Enjoying Rio 2016? This extract from Sport: A Very Short Introduction by Mike Cronin gives a history of the modern Olympic games; from its inspiration in the British Public school system, to the role it played in promoting Nazi propaganda.
The modern Olympic Games, and their governing body, the International Olympic Committee (IOC), came into being in 1894 and were the brainchild of Pierre de Coubertin. A Frenchman with a passionate interest in education, de Coubertin had visited England. He toured several public schools while there, including Rugby School, where he was said to have been inspired by the reformist headmaster Thomas Arnold, and the way in which school sport was used to create moral and social strength. De Coubertin also placed great store in the sporting and philosophical approach of the Ancient Greeks, and through meetings with Dr William Penny Brookes, founder of the Much Wenlock Olympian Games in 1850, had been able to understand how a multi-sport competition might work. The various events and traditions that de Coubertin had observed came together in 1889 when he finally conceived the idea of reviving the Olympic Games. After a series of meetings involving figures interested in sport from across Europe, the IOC was formed in 1894, and, with the support of the Greek government, the first revived Olympic Games scheduled for Athens two years later.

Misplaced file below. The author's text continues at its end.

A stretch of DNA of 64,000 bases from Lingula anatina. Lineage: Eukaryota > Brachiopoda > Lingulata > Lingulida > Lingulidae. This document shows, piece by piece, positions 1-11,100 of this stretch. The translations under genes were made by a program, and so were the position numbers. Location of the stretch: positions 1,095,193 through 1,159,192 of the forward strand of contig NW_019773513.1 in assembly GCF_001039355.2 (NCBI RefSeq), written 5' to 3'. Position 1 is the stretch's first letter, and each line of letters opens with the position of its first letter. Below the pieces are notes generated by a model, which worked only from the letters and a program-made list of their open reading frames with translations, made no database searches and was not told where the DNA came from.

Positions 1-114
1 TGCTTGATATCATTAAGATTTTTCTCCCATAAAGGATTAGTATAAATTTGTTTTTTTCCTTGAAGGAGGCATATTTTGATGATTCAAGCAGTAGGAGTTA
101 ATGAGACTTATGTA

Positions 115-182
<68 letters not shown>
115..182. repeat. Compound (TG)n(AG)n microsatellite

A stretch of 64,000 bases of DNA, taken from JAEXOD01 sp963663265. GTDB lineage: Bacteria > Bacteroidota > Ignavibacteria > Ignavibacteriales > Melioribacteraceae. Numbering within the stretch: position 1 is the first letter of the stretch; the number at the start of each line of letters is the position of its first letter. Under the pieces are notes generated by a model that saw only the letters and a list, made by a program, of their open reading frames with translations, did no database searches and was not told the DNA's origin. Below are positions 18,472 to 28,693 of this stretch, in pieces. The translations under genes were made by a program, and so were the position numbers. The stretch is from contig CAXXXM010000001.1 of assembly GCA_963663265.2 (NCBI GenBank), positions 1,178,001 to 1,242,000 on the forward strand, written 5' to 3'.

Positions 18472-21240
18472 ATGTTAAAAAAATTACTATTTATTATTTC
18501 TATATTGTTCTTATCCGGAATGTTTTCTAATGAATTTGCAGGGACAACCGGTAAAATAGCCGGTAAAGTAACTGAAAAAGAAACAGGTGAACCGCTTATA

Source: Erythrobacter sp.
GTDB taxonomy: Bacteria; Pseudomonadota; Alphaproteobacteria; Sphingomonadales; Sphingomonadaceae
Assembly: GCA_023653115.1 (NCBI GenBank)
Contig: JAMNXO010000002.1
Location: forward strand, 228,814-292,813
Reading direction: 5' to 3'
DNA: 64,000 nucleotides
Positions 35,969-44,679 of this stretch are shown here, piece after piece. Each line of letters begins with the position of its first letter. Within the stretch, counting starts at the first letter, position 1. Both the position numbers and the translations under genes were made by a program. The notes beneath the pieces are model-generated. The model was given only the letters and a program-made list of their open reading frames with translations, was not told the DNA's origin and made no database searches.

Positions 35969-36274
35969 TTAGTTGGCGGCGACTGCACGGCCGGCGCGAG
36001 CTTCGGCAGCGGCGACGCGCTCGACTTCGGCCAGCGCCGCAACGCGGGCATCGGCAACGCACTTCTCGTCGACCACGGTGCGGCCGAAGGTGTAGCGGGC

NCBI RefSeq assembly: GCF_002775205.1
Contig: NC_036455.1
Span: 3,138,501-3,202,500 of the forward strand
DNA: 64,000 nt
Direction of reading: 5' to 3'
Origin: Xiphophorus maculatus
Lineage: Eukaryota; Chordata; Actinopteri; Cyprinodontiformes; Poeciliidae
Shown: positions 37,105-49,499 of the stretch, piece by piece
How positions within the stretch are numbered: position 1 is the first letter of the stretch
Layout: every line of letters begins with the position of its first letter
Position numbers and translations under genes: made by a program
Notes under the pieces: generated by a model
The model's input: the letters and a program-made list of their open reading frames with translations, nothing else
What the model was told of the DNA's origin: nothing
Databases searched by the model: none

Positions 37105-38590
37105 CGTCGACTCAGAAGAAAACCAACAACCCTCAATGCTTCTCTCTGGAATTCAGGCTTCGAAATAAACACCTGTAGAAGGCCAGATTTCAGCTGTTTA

De Coubertin and the IOC’s thinking in these early years is instructive in understanding the spirit that is said to underlie the contemporary games, and also the ways in which the Olympics have deviated from their original goals. The Games, as conceived by de Coubertin, would have a philosophical underpinning, often referred to as Olympism, and much of his inspiration was drawn from his own romanticized reading of the ancient Games. He believed that the spirit of competition was central, but that the taking part was more important that the winning. He argued that the competition should be restricted to amateurs, and that the Games, building on the idea of the ancient Olympic truce, should bring about a spirit of peace between competing nations. Whatever the ethical underpinning of the Games, the first Olympics in Athens were deemed a success. Despite a relatively hasty process of organization, and a lukewarm response to the whole Olympic idea from some leading nations such as the US (which brought a team of only 14 that was mainly drawn from the athletic teams of Harvard and Yale), the Games were popular amongst Greeks and garnered a good deal of international press coverage.